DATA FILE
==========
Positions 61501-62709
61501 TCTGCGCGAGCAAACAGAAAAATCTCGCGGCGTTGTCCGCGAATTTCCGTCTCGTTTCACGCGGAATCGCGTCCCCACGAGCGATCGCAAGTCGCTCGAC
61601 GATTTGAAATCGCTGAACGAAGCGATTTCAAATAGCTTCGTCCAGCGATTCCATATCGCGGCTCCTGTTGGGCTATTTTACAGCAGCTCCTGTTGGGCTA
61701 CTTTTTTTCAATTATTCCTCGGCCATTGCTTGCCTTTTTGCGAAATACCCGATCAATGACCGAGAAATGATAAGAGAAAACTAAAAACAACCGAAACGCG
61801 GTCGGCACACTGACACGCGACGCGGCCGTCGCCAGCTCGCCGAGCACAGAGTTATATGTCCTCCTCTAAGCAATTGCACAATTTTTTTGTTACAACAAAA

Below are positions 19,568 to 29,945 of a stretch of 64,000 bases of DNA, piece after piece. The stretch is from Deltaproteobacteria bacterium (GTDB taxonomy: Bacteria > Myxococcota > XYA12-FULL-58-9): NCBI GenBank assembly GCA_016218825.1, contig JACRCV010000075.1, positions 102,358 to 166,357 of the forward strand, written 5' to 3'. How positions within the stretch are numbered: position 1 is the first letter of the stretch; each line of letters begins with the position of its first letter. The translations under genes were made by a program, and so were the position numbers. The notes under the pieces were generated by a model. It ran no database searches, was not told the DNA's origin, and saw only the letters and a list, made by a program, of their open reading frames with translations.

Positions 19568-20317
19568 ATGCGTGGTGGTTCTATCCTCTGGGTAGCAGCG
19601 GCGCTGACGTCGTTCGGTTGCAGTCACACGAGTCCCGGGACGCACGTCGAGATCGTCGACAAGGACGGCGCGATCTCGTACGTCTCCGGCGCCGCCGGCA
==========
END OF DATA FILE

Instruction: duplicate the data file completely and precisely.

Positions 61501-62709
61501 TCTGCGCGAGCAAACAGAAAAATCTCGCGGCGTTGTCCGCGAATTTCCGTCTCGTTTCACGCGGAATCGCGTCCCCACGAGCGATCGCAAGTCGCTCGAC
61601 GATTTGAAATCGCTGAACGAAGCGATTTCAAATAGCTTCGTCCAGCGATTCCATATCGCGGCTCCTGTTGGGCTATTTTACAGCAGCTCCTGTTGGGCTA
61701 CTTTTTTTCAATTATTCCTCGGCCATTGCTTGCCTTTTTGCGAAATACCCGATCAATGACCGAGAAATGATAAGAGAAAACTAAAAACAACCGAAACGCG
61801 GTCGGCACACTGACACGCGACGCGGCCGTCGCCAGCTCGCCGAGCACAGAGTTATATGTCCTCCTCTAAGCAATTGCACAATTTTTTTGTTACAACAAAA

Below are positions 19,568 to 29,945 of a stretch of 64,000 bases of DNA, piece after piece. The stretch is from Deltaproteobacteria bacterium (GTDB taxonomy: Bacteria > Myxococcota > XYA12-FULL-58-9): NCBI GenBank assembly GCA_016218825.1, contig JACRCV010000075.1, positions 102,358 to 166,357 of the forward strand, written 5' to 3'. How positions within the stretch are numbered: position 1 is the first letter of the stretch; each line of letters begins with the position of its first letter. The translations under genes were made by a program, and so were the position numbers. The notes under the pieces were generated by a model. It ran no database searches, was not told the DNA's origin, and saw only the letters and a list, made by a program, of their open reading frames with translations.

Positions 19568-20317
19568 ATGCGTGGTGGTTCTATCCTCTGGGTAGCAGCG
19601 GCGCTGACGTCGTTCGGTTGCAGTCACACGAGTCCCGGGACGCACGTCGAGATCGTCGACAAGGACGGCGCGATCTCGTACGTCTCCGGCGCCGCCGGCA